I find myself wondering why the extended title for Full Dive specifically employs the word ‘shit’ as a pejorative when it's become increasingly clear it's ‘piss’ the show is obsessed with instead. Hiro's tragic backstory is based on him peeing himself, he wet himself in-game and even got a title for it, and now this episode finds Inquisitor Mizarisa, the torturer who caused his accident in the first place, tracking him down specifically by following the scent of his urine-soaked pants. There's a whole fixation going on here, and I don't know if it's the result of the author thinking this was just one extremely funny joke, or some sort of less-wholesome personal fixation, but either way it's a bit that's worn out its welcome.
The silver lining to that continuing urine utilization is the aforementioned arrival of Mizarisa to rescue Hiro from Alicia. It's yandere vs yandere in the most direct, evenly-matched fight this supposed fantasy-action anime has yet given us! I do think it says something about how utterly this show's 'realism' angle fails when the most entertaining it's yet gotten comes from pitting pure fantasy fighters against each other and letting them go to town. This section is still bogged down by some stretches of the characters standing around expositing in nominally humorous ways, but once it gets going there are some entertaining moments. I dig touches like Alicia's constantly-twirling fruit knives or Mizarisa's breaking down of the actual combat tactics being used. It makes the case that we may be able to count on the recurring ‘fantasy’ NPC characters for more fun value in place of all the things Hiro's fleshy body is too ‘realistically’ weak to accomplish.
The other major part of this episode, and indeed its seeming main point, seems to be about demonstrating what Hiro can do. Motivational messes aside, the past couple episodes have made clear there are paths to progress for someone playing Kiwame Quest if they really put their minds to it. Granted, it also revels in the same kind of anticlimax-punchline bullshit I came to expect from this show from the beginning. Hiro has to think of something that would distract his frenzied former friend? Grope her, of course! Though props to the show, it doubles back on its ‘realism’ point to surprise both Hiro and myself here, Alicia pointing out what a ridiculous choice the breast-grabbing attempt is, and how it would naturally be ineffectual on any remotely sensible person. That got a laugh out of me, reminding me of how this show might work even better if it continued to use the concept of ‘realism’ to question how players like Hiro are normally compelled to interact with their video game/anime/isekai worlds, rather than simply showing a bunch of different ways to make those players suffer.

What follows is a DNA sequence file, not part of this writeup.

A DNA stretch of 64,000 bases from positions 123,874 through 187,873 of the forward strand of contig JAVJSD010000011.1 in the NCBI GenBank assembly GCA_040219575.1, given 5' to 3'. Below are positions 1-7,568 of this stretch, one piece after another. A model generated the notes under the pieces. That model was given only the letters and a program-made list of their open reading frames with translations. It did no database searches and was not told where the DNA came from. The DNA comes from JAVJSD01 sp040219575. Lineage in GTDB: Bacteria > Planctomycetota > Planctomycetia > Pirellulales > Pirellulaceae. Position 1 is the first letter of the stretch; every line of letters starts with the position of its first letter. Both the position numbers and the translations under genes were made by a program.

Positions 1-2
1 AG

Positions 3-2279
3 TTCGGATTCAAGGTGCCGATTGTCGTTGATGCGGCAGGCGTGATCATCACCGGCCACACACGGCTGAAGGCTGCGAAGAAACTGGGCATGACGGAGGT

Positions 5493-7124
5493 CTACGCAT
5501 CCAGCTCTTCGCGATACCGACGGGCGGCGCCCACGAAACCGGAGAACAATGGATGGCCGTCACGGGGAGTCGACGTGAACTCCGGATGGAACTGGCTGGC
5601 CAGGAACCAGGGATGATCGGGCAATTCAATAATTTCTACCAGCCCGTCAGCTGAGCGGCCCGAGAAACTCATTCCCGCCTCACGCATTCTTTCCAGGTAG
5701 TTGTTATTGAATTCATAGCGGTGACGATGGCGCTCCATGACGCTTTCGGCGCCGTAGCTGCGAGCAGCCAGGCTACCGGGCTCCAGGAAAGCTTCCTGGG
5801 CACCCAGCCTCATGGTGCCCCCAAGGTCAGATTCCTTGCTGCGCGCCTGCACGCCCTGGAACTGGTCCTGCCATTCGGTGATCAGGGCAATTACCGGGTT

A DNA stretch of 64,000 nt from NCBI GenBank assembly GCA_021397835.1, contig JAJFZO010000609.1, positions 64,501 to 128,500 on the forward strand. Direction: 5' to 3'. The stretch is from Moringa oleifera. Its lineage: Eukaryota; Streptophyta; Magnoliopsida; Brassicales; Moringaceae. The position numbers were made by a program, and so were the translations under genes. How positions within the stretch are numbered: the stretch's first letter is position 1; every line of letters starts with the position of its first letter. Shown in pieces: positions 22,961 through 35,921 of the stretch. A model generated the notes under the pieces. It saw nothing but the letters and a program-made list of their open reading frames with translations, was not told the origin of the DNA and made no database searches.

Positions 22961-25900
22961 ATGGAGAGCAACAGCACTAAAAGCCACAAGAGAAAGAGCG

We may be reaching a turning point on that angle as well, however, as Hiro comes around to actually-effective options he may have in this outlandish conflict he's found himself in. Sure, his panicked, last-ditch, life-saving love-confession at first mostly reminded me of that scene in the Blues Brothers where John Belushi disarms his murderous ex-fiance by screaming that nothing was his fault, and Alicia's "What is this crap?" reaction speaks to the shocking absurdity of the attempt. But it gives way to something I've honestly had in the back of my mind since Hiro first logged into Kiwame Quest: The question of the agency of these super-realistic NPCs and the always-on world they inhabit. Alicia actually reaches some lucidity to make the point that, accident or no, her brother was killed and her life ruined because of the impulsive actions of some dipshit gamer in the driver's seat of her childhood best friend. That'd be enough to turn anyone's worldview upside-down.